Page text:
• Job Chithalan
    by Job Chithalan 6 days ago
    Hirth say that their engines of today can not be compared to two stroke engines of the past.
    Huge range from 17hp to 110 hp Fuel injection.
    "Factory recommended TBO is rated at 1000 hours at 75 % power" and
    1200 hour TBO on their engines below 6,000 max rpm.
    Here is their essay "Two Stroke Logic"
    http://hirth-engines.de/index.php/en/2-stroke-logic
    Very tempting claims.
    Like to hear from pilots with experience of using Hirth engines
  • Scott Williams
    by Scott Williams 6 days ago
    IMHO, Rotax has two pretty serious issues to deal with that would go a very long way. #1 the carb floats not floating from saturation and the new mech fuel pumps failure rate. The older ones where much more reliable. Both of these are not Rotax built items but we bare the burden as a fleet. Fix both of those and the 912UL/S is as reliable as any O200. Two strokes live too close to the edge of metal heat performance failure. When two strokes die it's usually sudden with little heads up. Four strokes live in cooler realms and die slower with more warning/complaining. All extremely general statements! I've flown both 2 and 4 strokes and FEEL safer behind a 912UL for the reasons above. And yes, I have a backup fuel pump for my 912 as I don't trust the new design.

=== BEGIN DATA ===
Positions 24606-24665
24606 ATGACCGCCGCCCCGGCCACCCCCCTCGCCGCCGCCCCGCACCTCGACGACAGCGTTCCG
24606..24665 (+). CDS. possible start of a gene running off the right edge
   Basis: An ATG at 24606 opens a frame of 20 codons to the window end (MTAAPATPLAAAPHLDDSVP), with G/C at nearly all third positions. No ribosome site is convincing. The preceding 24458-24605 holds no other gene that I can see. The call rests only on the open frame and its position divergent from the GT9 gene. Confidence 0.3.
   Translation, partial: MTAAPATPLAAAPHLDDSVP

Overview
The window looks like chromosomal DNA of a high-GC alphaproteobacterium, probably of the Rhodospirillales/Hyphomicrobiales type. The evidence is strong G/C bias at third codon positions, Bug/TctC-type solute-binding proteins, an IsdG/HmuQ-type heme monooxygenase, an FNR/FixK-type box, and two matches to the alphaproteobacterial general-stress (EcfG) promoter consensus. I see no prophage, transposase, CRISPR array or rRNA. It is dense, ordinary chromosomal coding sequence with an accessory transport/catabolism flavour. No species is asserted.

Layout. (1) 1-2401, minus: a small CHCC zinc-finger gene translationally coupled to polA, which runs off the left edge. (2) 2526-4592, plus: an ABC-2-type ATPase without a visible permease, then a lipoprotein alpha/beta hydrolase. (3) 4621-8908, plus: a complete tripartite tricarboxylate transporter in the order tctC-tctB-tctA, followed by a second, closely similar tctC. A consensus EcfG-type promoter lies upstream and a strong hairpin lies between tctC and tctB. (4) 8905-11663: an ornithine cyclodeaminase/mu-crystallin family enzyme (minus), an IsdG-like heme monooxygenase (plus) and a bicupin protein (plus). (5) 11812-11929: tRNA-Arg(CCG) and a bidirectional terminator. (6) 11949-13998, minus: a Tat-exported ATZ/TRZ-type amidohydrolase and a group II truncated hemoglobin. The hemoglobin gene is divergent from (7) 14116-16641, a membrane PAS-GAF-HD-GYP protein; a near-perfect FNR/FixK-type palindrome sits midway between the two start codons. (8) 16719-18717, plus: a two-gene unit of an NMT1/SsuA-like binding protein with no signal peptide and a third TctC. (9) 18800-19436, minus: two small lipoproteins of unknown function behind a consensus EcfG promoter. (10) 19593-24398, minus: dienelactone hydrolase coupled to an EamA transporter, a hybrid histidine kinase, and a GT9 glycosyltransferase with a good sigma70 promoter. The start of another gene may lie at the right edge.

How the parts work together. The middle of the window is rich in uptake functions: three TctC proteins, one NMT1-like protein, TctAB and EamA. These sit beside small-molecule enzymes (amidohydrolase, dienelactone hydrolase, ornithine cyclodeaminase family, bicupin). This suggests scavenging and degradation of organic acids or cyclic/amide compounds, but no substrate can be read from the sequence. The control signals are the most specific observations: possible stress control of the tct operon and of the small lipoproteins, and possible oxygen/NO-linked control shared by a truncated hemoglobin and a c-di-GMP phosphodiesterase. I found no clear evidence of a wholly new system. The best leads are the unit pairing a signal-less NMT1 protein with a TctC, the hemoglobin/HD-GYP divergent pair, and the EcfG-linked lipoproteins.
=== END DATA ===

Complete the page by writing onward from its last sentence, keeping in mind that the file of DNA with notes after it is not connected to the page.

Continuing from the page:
• Charles Moore
    by Charles Moore 6 days ago
    Paul, I haven't with all certainty concluded that the mechanical pump that failed. The only thing I haven't pulled is the coarse filter out of the tank. What was weird is that once back at the airport and tied down it would crank up, but only run up to about 3200rpm then sputter and die. We plumbed in an electric aux pump, in a temp location, and re-ran the test. At a little over 3200rpm it sputtered, then turning on the aux pump the sputtering went away. To shorten a long story, I am replacing everything in the fuel system except the carbs. I even got a new fuel tank.
  • Larry  Mednick
    by Larry Mednick 6 days ago
    Job, our 3 cylinder Hirth had 10 engine outs in one year finally blowing a hole in the rear piston. A bad ground on the fuel injection caused 5 of those engine outs before we stuck a set of carbs on it. In the end the gearbox broke off years later, since it was only held on by 4 cast aluminum tabs, and the prop cut off the tail on the M Squared that it was on and the pilot went in fatally.

    I understand their new horizontally opposed 50 HP twin works well. I know their single cylinder engine has not had a good track record at all.

    I have had more engine outs than you can imagine. A couple of unpredictable ones include a crank bearing failure in a 582 at 27 hours and a gear box slip at 400 hours. I even got to go swimming because the throttle cable snapped. That was fun...